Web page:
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A STORY ABOUT A YOUNG LONER WHO HAPPENS UPON A GUN ONE & IS DRAWN TO IT, DESPITE HIS FERVENT PACIFIST VIEWS. HE STARTS A SECRET CLUB CALLED 'THE DANDIES' WHOSE MOST IMPORTANT RULE IS 'NEVER DRAW YOUR WEAPON'. THEY SOON FIND THEMSELVES IN A PREDICAMENT WHERE THEY REALIZE RULES ARE MADE TO BE BROKEN.
- Documentary Short: "Letters to Dear Wendy"
- Interview with Thomas Vinterberg and Lars von Trier
- Commentary with Thomas Vinterberg and DP Anthony Dod Mantle
- Additional Commentary Track: "Letters to Dear Wendy"
- 5 Deleted Scenes
- Theatrical Trailer
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Top Customer Reviews
For me, an american. It is important to identify with guns. Fully and completely comes to term with insanity our country has taken it. Dear Wendy does put that into a decent and most accurate light.
If you dont want the truth, keep the mirror turned over and walk away.
When compared to Moore's quasi-Documentation BOWLING FOR COLUMBINE you could say that it's not the fear that drives people to have fire arms but rather lack of self-confidence. The weapon literally becomes your friend and as with a good friend it's easier to walk along strangers and look them in their eyes. That's the result for the hero in this film. Only to carry the gun unseen by the others serves enough to make him able to walk straight and not feel like a complete loser. An experience that he begins to share with a friend. When they sorta think they have the proof that this simple thing actually works, they don't want to keep it to themselves as it would be "a shame not to share it with others". So next thing they do is builing a little group of so-called "Dandies" who worship their guns by the restriction not to use it and show it elsewhere but in their hideout.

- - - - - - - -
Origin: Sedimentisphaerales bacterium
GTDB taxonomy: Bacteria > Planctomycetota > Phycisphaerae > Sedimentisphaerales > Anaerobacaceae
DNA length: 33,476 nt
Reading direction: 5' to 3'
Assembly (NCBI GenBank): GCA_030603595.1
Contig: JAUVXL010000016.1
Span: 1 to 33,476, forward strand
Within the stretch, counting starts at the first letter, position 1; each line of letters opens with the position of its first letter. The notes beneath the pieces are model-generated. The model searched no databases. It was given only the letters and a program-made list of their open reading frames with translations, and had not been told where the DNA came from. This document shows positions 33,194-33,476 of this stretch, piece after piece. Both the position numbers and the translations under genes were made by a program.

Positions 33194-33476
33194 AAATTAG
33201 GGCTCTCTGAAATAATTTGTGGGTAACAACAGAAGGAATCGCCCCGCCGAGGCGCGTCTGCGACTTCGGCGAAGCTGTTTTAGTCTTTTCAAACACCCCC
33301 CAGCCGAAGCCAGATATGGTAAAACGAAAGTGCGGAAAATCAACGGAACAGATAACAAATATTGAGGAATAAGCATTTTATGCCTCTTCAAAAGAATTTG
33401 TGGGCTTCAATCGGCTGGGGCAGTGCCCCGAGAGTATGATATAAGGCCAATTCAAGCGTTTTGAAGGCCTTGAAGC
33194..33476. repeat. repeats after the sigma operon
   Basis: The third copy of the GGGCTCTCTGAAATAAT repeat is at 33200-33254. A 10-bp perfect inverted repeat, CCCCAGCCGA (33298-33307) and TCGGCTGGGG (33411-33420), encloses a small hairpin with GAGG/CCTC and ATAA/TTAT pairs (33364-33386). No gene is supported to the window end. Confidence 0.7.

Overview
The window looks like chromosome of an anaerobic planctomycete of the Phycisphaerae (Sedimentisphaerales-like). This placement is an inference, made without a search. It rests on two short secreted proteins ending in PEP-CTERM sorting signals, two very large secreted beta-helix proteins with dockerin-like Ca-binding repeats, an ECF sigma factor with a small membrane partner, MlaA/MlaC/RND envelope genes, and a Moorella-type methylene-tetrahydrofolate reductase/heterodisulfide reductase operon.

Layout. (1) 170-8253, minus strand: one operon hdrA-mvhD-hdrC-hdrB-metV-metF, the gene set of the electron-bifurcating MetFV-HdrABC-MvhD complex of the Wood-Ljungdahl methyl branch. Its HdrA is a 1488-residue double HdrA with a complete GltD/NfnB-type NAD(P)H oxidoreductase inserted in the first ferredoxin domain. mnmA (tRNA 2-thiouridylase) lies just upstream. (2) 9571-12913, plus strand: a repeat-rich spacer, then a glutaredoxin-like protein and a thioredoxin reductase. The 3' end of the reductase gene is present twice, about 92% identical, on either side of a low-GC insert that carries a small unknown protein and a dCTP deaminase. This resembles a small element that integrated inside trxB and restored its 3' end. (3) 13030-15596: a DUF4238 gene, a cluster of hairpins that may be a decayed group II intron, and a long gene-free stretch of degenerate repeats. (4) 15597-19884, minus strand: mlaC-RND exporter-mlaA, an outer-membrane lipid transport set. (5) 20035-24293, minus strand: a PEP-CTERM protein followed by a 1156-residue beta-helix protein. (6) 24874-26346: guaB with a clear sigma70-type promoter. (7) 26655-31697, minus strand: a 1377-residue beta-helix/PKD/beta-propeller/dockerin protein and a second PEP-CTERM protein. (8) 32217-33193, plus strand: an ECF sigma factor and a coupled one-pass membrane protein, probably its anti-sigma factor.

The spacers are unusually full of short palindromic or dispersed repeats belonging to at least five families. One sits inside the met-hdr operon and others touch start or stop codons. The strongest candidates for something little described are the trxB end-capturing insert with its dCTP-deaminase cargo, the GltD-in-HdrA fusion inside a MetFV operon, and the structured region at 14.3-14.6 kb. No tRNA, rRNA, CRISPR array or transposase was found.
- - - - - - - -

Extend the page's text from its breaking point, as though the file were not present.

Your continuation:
It's very confusing later on, as I didn't quiet "get" what the thing about Sebastian was. He's black, and his grandmother used to serve in the hero's house years ago. As soon as Sebastian is part of the show, his grandmother is as well, triggering a really unpredictable plot point that, as a consequence, seems to force the dandies to break the roules and awaken their guns. Is there a message behind this? I know some people who think black people have more violant potential, and those would clap their hands at the end of the film. I see a bit of a risk there. Additionally, I don't see why it is the killer's grandma who gets them into the real trouble. It's interesting and entertaining, and confusing.
Maybe the movie wants to tell us that a fire weapon cannot be misused for anything else but destruction. In the context of the actual world situation (Iraq etc.), it seems plausible. But generally, it's not really true.
However, I thought the film was very interesting. Maybe I should give it less stars as some critical points are very unclear to me. But nah, It's a recommondation for sure.
I became a fan of Bell's back in 2003 when I first saw "Billy Elliot" and was mesmerized by his spunky, confident personality and oddly ordinary, "working class" look. I followed his career avidly from that point on. Is it his best work? No, but it's a part of his body of work that show his progression from a child into an adult actor.
If you like Jamie Bell's work you may want to get this one. It's very inexpensive so give it a shot. Otherwise you may not be so interested in it as the story is odd, his character quirky and the ending is not of your typical Hollywood "feel good" sort.